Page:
By Samuel Balagadde
A Ugandan can check on the Internet for any car they like and bring it into the country. If the car is over 10 years old, the Uganda Revenue Authority will add a 20% surcharge as environmental levy.
Kenyans restrict importation to cars eight years old and Tanzania only allows cars that are 10 years old.
However, the EAC countries are now planning to harmonise their car importation rules.
Richard Kamajugo, the URA commissioner for customs, recently said harmonising the valuation methods will offer value for money and environment protection.
“Uganda is the only country in the region still importing vehicles of any age. Some are brought in cargo containers because they cannot move. A lot more consultations are being done by counterparts in the region,” said Kamajugo.
He said some car importers have been taking advantage of the loopholes in the existing customs regulations by presenting forged car import documents so that the cars are undervalued, translating into less taxes.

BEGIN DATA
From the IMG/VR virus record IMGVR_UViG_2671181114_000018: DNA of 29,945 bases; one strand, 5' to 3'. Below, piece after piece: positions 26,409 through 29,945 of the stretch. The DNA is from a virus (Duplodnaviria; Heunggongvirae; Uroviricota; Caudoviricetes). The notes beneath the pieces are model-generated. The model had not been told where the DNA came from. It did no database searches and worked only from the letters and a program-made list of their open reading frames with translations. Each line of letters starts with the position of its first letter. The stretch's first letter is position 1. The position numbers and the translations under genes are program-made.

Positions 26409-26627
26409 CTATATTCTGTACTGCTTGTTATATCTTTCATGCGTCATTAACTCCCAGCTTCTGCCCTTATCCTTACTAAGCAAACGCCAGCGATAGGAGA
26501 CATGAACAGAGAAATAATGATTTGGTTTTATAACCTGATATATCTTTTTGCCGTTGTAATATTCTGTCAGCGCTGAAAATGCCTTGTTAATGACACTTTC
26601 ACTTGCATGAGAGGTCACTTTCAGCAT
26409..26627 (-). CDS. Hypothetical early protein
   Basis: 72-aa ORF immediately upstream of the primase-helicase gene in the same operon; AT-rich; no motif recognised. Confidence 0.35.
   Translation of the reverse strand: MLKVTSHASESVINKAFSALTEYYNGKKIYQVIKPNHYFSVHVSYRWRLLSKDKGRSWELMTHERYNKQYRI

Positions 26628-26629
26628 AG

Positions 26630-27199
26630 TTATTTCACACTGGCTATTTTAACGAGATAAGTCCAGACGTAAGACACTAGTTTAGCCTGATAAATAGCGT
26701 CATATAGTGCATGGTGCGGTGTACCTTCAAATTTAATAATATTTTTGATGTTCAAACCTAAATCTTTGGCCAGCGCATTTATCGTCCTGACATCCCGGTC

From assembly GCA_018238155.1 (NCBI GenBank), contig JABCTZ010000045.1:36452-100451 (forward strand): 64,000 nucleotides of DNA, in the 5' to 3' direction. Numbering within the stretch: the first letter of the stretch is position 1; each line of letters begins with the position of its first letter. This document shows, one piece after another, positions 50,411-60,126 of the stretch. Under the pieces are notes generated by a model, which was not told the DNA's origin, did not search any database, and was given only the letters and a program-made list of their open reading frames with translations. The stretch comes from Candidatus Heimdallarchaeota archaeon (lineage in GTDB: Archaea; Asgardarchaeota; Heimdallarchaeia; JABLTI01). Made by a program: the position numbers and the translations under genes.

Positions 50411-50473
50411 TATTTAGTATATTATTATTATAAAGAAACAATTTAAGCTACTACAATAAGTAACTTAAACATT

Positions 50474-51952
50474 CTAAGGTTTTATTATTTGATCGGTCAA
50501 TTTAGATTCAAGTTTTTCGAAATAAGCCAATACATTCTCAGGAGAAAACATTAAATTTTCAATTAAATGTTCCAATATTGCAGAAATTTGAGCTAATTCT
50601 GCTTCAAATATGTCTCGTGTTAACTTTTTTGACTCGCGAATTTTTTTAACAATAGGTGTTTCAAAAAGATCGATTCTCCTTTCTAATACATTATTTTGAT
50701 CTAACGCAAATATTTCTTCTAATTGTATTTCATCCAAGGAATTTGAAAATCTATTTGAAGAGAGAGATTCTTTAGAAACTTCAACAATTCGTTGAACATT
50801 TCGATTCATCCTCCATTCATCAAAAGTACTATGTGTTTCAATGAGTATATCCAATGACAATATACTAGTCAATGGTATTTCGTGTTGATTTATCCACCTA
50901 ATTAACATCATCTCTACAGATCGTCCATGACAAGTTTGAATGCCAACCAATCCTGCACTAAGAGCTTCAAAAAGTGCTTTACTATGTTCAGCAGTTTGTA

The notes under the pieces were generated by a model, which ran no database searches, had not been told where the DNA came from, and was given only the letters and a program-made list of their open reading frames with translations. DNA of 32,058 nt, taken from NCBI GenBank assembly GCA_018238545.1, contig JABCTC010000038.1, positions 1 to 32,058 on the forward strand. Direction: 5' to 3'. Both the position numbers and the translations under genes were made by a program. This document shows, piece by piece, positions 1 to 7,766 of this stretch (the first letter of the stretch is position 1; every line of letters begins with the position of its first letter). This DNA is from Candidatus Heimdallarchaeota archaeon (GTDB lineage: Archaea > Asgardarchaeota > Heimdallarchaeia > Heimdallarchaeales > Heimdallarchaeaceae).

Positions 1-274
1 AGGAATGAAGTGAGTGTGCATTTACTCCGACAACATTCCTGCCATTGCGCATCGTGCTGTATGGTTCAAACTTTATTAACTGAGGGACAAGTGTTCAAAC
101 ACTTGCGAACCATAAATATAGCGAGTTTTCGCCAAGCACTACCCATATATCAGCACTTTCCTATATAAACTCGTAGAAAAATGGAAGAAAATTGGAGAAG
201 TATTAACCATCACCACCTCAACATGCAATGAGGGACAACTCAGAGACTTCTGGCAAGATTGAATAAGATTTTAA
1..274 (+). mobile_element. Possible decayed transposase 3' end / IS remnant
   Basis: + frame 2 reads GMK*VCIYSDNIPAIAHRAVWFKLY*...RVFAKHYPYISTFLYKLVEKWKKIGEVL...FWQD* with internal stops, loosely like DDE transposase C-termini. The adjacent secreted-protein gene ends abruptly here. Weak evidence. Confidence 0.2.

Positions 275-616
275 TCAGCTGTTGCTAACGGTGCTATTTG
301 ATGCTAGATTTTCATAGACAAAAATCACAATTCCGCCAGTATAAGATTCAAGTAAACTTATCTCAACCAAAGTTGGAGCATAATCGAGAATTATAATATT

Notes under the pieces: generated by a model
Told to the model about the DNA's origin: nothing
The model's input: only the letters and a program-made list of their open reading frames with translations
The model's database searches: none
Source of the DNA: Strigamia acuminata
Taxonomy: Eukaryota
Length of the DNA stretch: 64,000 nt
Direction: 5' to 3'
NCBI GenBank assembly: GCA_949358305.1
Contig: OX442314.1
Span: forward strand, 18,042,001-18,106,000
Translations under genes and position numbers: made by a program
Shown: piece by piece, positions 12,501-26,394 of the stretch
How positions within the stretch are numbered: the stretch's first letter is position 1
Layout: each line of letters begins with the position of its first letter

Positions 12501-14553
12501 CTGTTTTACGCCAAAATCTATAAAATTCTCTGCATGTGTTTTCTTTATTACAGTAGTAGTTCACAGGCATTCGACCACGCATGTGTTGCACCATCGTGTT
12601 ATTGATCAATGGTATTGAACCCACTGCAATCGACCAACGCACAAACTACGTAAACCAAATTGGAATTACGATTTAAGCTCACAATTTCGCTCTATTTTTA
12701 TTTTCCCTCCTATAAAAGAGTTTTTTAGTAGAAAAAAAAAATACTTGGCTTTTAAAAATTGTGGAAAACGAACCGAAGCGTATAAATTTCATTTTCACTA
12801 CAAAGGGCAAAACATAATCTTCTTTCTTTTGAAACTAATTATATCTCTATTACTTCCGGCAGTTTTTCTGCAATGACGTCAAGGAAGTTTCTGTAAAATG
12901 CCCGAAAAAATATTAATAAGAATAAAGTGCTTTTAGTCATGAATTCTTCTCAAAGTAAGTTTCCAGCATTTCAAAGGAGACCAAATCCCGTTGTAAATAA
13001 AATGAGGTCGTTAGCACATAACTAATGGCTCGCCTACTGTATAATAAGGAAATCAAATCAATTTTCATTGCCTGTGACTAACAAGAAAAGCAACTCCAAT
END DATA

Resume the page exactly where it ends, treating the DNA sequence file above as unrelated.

The URA now does independent sourcing of information regarding imported vehicles.
Plans to harmonise car valuation methods has come when there is an outcry among bulk car importers in Uganda about the increasing cost of doing business, including a surcharge of 20% imposed on vehicles exceeding 10 years as an environmental levy.
Used car importation is also surrounded by the controversial pre-shipment inspection for conformity to roadworthiness, the project undertaken by Uganda National Bureau of Standards. Pre-shipment inspection has been resisted by some key stake-holders, including the Kampala City Traders Association over the alleged costs involved.
However low engine capacity imported used vehicles have continued to take a lead in sales in most of URA’s custom bonded warehouses for being economical in consumption and availability of the spare parts.